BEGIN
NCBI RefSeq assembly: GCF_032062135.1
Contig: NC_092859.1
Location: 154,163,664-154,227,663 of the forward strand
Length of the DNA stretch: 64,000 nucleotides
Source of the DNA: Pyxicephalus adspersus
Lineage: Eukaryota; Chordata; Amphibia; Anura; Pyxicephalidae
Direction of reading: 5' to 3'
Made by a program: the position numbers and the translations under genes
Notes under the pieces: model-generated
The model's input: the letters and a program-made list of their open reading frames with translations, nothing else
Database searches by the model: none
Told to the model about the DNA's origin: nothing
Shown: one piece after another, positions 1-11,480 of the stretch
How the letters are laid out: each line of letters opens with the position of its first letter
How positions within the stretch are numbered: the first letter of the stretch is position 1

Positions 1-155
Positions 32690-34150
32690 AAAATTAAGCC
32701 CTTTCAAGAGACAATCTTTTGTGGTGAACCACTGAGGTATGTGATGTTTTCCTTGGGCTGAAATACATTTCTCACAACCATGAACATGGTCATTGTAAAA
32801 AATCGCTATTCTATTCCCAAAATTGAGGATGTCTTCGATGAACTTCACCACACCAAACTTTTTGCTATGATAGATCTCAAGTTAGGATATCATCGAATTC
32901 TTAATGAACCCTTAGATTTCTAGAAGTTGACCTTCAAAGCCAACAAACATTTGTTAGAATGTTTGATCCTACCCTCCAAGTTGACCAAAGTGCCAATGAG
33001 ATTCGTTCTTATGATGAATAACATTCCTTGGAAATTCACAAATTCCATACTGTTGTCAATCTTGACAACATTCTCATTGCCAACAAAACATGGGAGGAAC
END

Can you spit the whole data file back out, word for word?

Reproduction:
NCBI RefSeq assembly: GCF_032062135.1
Contig: NC_092859.1
Location: 154,163,664-154,227,663 of the forward strand
Length of the DNA stretch: 64,000 nucleotides
Source of the DNA: Pyxicephalus adspersus
Lineage: Eukaryota; Chordata; Amphibia; Anura; Pyxicephalidae
Direction of reading: 5' to 3'
Made by a program: the position numbers and the translations under genes
Notes under the pieces: model-generated
The model's input: the letters and a program-made list of their open reading frames with translations, nothing else
Database searches by the model: none
Told to the model about the DNA's origin: nothing
Shown: one piece after another, positions 1-11,480 of the stretch
How the letters are laid out: each line of letters opens with the position of its first letter
How positions within the stretch are numbered: the first letter of the stretch is position 1

Positions 1-155
Positions 32690-34150
32690 AAAATTAAGCC
32701 CTTTCAAGAGACAATCTTTTGTGGTGAACCACTGAGGTATGTGATGTTTTCCTTGGGCTGAAATACATTTCTCACAACCATGAACATGGTCATTGTAAAA
32801 AATCGCTATTCTATTCCCAAAATTGAGGATGTCTTCGATGAACTTCACCACACCAAACTTTTTGCTATGATAGATCTCAAGTTAGGATATCATCGAATTC
32901 TTAATGAACCCTTAGATTTCTAGAAGTTGACCTTCAAAGCCAACAAACATTTGTTAGAATGTTTGATCCTACCCTCCAAGTTGACCAAAGTGCCAATGAG
33001 ATTCGTTCTTATGATGAATAACATTCCTTGGAAATTCACAAATTCCATACTGTTGTCAATCTTGACAACATTCTCATTGCCAACAAAACATGGGAGGAAC